War Maid’s Choice – Snippet 27

“Thinks her shit doesn’t stink,” she heard someone mutter in a voice she was perfectly aware she was supposed to hear. She ignored it…except to give her hips a slight swish which would also have appalled her mother.

“One of these days, you’re going to get us mobbed,” Garlahna told her quietly. “You do know that, don’t you?”

Leeana arched an eyebrow at her friend, and Garlahna chuckled. “When it happens, I’m hiding behind you,” Garlahna warned, brown eyes gleaming with amusement in the stable’s dim light as she and Leeana began un-saddling their horses.

“Coward,” Leeana said, smiling back.

“No, just practical; I know my limitations — relatively speaking, of course. Besides, Barlahn doesn’t like it when I bring back black eyes from one of these little jaunts with you. I think he thinks it’s unladylike.”

“Barlahn?” Leeana laughed out loud. “He’ll just want to hear about what you did to the poor jerk who gave it to you in the first place!”

“I don’t know where you get those ridiculous ideas about him,” Garlahna said severely, swinging her saddle up onto a tack rack. “He’s a very delicate and refined man, you know.”

“Sure he is. And I know just what part of his ‘refined’ personality most attracts you, too. I have seen him swimming, you know!” Leeana rolled her eyes, and Garlahna smacked her lightly on the shoulder.

Leeana racked her own saddle, whisked off Boots’ saddle blanket, and began briskly rubbing him down. It was a task she’d performed hundreds, even thousands, of times before, and she flared her nostrils, inhaling the familiar, welcome scents of horseflesh, saddle soap, leather, oil, and hay. Whatever she might think of Trisu’s armsmen’s standards of courtesy, they kept Thalar Keep’s stables in meticulous order, and she was prepared to forgive them quite a bit as long as that was true.

“So, are you going to try to talk to him today, or wait until tomorrow?” Garlahna asked, rubbing down her own horse with considerably less pleasure than Leeana.

“I think Arm Shahana’s going to keep him pretty fully occupied today,” Leeana replied.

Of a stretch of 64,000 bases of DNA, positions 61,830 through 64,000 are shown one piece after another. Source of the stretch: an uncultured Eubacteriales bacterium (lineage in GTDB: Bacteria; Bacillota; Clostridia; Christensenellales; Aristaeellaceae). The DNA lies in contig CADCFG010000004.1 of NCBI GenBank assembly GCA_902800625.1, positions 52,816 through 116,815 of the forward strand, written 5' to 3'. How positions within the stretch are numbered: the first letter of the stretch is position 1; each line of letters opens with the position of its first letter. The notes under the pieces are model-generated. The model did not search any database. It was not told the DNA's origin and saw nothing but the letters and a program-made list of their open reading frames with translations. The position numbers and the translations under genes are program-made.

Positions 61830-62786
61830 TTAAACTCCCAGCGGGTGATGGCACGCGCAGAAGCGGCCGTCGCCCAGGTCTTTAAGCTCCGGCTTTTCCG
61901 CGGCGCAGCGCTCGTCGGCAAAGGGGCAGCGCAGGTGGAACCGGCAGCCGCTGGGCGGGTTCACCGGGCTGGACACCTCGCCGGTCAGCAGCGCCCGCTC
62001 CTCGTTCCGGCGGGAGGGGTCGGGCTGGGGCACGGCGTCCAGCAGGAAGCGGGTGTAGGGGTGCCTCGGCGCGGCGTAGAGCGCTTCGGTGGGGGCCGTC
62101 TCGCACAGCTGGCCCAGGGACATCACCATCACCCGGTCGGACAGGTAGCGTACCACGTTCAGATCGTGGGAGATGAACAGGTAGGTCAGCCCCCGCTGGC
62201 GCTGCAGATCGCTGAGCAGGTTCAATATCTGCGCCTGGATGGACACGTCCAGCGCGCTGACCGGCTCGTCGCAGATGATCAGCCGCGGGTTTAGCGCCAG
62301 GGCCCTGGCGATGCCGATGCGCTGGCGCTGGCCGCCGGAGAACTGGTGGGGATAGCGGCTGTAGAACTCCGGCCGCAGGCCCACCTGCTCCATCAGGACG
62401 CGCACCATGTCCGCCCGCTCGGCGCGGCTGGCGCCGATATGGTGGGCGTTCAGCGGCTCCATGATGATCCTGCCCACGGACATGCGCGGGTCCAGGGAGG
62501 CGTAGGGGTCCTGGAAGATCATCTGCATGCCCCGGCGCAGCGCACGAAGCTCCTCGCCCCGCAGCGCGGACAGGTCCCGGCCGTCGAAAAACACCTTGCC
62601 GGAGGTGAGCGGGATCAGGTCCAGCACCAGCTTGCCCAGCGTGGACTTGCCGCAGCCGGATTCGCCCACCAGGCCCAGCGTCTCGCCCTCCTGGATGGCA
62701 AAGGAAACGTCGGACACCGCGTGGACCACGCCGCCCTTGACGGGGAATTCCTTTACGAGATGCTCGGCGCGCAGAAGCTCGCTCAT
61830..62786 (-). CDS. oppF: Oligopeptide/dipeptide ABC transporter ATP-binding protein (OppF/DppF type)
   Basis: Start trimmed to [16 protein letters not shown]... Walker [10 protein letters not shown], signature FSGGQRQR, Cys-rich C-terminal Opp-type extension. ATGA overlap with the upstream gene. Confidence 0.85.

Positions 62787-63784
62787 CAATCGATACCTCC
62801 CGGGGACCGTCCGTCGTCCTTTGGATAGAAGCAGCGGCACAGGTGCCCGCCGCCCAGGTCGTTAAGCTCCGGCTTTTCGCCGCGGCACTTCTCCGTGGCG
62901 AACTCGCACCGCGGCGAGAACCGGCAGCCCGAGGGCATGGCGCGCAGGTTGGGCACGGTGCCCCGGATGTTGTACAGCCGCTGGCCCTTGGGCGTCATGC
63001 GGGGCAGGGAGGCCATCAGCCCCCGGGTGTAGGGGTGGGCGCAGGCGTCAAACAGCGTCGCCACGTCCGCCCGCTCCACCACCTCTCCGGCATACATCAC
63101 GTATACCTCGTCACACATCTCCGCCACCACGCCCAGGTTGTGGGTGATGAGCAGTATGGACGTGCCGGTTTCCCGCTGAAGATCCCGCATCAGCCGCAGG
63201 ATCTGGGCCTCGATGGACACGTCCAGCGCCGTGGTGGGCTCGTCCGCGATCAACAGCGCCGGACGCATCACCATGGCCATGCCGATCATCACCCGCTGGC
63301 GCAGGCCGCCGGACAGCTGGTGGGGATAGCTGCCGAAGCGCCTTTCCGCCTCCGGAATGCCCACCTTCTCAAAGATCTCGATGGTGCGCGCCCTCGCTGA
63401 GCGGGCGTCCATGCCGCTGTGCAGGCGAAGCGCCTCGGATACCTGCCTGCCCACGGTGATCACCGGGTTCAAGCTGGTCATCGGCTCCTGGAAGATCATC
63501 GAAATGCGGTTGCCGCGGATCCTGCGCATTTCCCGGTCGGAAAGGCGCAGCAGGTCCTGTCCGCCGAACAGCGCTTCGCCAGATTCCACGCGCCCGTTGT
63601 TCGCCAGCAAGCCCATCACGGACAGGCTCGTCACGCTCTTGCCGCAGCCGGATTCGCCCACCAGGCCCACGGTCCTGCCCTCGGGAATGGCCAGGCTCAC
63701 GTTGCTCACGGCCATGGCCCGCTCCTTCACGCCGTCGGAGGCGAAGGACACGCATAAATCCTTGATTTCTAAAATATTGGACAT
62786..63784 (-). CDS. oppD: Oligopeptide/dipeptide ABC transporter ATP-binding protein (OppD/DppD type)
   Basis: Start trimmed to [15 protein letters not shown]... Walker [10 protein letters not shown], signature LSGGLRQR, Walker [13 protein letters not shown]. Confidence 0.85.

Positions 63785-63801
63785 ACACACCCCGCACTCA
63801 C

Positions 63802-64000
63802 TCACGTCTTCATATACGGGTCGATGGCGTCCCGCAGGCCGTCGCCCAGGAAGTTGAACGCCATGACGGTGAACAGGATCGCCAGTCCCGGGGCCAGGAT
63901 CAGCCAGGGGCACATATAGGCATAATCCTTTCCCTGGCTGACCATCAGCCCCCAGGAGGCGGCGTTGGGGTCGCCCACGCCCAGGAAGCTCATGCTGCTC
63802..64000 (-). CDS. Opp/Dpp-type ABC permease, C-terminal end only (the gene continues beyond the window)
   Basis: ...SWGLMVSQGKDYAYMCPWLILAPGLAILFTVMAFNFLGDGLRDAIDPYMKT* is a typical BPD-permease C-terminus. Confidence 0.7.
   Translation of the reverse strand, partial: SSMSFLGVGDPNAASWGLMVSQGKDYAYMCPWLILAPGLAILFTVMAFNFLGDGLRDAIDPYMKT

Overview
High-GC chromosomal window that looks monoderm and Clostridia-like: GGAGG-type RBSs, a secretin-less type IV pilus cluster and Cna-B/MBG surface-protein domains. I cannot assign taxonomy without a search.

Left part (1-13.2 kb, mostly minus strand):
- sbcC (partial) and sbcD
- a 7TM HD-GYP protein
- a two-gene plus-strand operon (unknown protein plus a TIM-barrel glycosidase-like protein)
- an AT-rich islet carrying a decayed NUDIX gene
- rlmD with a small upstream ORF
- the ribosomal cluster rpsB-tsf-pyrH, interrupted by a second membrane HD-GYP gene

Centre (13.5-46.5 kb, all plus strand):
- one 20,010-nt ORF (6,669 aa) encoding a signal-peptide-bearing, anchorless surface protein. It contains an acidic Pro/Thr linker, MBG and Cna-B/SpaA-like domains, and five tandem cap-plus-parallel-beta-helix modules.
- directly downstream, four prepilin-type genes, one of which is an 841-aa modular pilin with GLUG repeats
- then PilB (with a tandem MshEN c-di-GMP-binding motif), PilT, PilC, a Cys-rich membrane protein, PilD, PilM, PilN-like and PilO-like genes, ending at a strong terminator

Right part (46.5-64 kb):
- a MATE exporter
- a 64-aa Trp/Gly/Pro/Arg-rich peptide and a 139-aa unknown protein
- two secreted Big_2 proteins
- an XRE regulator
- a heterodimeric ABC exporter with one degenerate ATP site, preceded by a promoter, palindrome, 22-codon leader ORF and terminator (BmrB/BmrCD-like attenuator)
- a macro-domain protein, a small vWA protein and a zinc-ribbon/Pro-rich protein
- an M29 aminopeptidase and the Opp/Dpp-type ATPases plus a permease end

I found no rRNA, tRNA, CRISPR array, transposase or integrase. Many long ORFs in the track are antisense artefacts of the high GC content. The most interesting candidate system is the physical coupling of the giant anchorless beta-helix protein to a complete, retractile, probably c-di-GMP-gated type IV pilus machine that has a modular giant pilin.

“Besides which, you don’t want to talk to him one moment sooner than you have to.”

“I didn’t say that.”

“No, but you were thinking it pretty loudly.”

“Is it my fault the man’s an idiot?” Leeana demanded, shaking her head disgustedly. “I swear, sometimes I wonder what Mayor Yalith is thinking, sending me to talk to him about something like this!”

“I’d imagine it has something to do with, oh, I don’t know…the fact that you understand ‘something like this’ better than any of the rest of us?”

Leeana snorted, but she had to concede that Garlahna had probably put her finger on it. There weren’t many — in fact, she admitted, there weren’t any — other war maids with her perspective on the internal workings of the aristocracy and its obligations under the Kingdom’s laws and traditions. That made her the logical person to “informally” discuss minor points of contention with Trisu before they turned into formal complaints. Once it reached the complaint stage, someone older and more senior would be sent to handle the matter, but Mayor Yalith had gotten into the habit of using Leeana to keep things from ever getting to that point. Of course, there was the minor fact that the mayor couldn’t possibly have found an envoy who would have been more offensive to Trisu’s prejudices. Which, Leeana had suspected a time or two, might well be another reason she kept getting selected for these little visits.

I do wish the mayor could find another way to tweak Trisu’s nose, she thought moodily, her arm moving rhythmically while she continued to rub Boots down. Not that I don’t sympathize with her. And not that she isn’t making a valid point, for that matter. War maids aren’t supposed to cater to the prejudices of our male “betters,” and sending someone Trisu has to be polite to despite himself is one way to underscore that for him. Unfortunately, understanding what she’s doing doesn’t make it any more pleasant to be her clue stick.

“I’ll talk to him about it tomorrow,” she said out loud.

“Try not to do it until after breakfast,” Garlahna advised. “That’s the most important meal of the day, you know. I’d hate for you to lose your appetite that early.”

* * *

“Welcome, Arm Shahana,” Trisu Pickaxe said as Warblade personally ushered Shahana into his spartan, whitewashed office high in Thalar Keep’s central tower.

“Thank you, Milord,” she replied. As much as she and Trisu grated on one another’s nerves, he was always punctiliously polite whenever they met. And he was apparently the only man in all of Lorham who could remember the proper form of address for one of Lillinara’s champions.